Contempt Of Court Notes
This is a sample of our (approximately) 7 page long Contempt Of Court notes, which we sell as part of the Media Law Notes collection, a 70-80% package written at Multiple Institutions in 2013 that contains (approximately) 79 pages of notes across 9 different documents.
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Contempt Of Court Revision
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Contempt of Court
1) Are proceedings active?
When are proceedings active? - Schedule 1 Contempt of Court Act 1981
Become active When the 'initial step' has been taken such as being:
Subject to an arrest warrant issued; or
Summonsed to appear in court
Cease to be active When proceedings are 'concluded' such as:
Sentence has been given (not merely verdict)
Discontinuance of the active proceedings
Other decisions ending proceedings
Release after arrest (except on police bail)
After 12 months following a warrant if no arrest has been made
Become active When arrangements are made for the hearing (case is set down on the waiting list for trial)
Cease to be active When the case is discontinued or disposed of Yes Are proceedings active?
Consider Statutory Contempt This applies to proceedings which are active at publication - s.2(3) CCA
Consider Common Law Contempt
Also consider Statutory Contempt as although proceedings are not currently active, they may be in the future
2) Statutory Contempt
Strict Liability Contempt - s.1 Contempt of Court Act 1981
1) What is Strict Liability Contempt?
"Conduct…tending to interfere with the course of justice in particular legal proceedings regardless of intent to do so" - s.1 CCA 1981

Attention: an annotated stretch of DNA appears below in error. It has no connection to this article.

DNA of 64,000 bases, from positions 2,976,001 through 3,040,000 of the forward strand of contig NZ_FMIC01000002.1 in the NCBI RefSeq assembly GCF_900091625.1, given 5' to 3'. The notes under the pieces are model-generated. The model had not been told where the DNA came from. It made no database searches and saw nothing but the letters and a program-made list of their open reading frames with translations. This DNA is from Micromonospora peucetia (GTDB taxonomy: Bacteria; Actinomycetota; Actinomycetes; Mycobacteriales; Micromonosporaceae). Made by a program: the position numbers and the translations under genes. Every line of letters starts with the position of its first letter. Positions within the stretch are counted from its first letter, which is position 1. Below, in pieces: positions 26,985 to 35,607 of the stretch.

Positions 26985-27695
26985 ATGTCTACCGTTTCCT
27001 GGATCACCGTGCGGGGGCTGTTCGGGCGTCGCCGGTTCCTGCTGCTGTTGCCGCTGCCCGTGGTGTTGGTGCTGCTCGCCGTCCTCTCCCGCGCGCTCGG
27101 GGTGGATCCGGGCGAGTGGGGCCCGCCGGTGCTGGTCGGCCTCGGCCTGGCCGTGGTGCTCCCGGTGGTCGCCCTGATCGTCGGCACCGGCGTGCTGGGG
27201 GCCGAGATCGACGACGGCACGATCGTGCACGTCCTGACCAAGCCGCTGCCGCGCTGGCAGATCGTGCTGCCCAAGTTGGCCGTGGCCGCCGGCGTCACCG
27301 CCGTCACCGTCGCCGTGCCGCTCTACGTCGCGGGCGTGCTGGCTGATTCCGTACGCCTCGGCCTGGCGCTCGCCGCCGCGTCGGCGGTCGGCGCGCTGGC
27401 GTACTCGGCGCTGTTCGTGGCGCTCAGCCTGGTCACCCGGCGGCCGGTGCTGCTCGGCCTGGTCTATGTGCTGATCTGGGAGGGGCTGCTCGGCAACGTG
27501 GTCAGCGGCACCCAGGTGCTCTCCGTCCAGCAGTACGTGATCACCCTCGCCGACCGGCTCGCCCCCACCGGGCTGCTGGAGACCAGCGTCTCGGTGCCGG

2) To what standard must it be proved?
The prosecution must prove the criminal standard of proof
Beyond all reasonable doubt
3) Has there been or will there be a publication? - s.2(1) CCA 1981
a) Defined to include speech, writing broadcast or other communication
4) Is there a substantial risk that the course of justice will be seriously impaired or prejudiced? - s.2(2) CCA 1981
b) Satisfied if the publication is addressed to the public at large or any section of the public - s.2(1) CCA 1981
a) Defining the terms
Substantial risk More than just a remote or minimal risk. Does not need to be a high risk
Will not be satisfied if:
There is only incidental prejudice;
It is 'merely' prejudicial; or
There is only a small degree of prejudice
Will likely be satisfied if:
It is enough to justify a stay of proceedings; or
It is enough to justify an appeal against a conviction
b) Each publication must be considered individually on its own facts and circumstances
A-G v MGN and others (1997) Facts
Daily Mirror published news items with banner headlines and photographs pending a trial for assault and wounding
An order was made for a stay of proceedings on the basis the defendant could not receive a fair trial
A-G brought contempt proceedings against publications Held
Each publication had to be tested separately at publication
No individual publication was found to have created a substantial risk of serious prejudice
A-G v MGN (2011) Held
Confirmed the 1997 case
However held that each individual publication did in their own right create a substantial risk of serious prejudice
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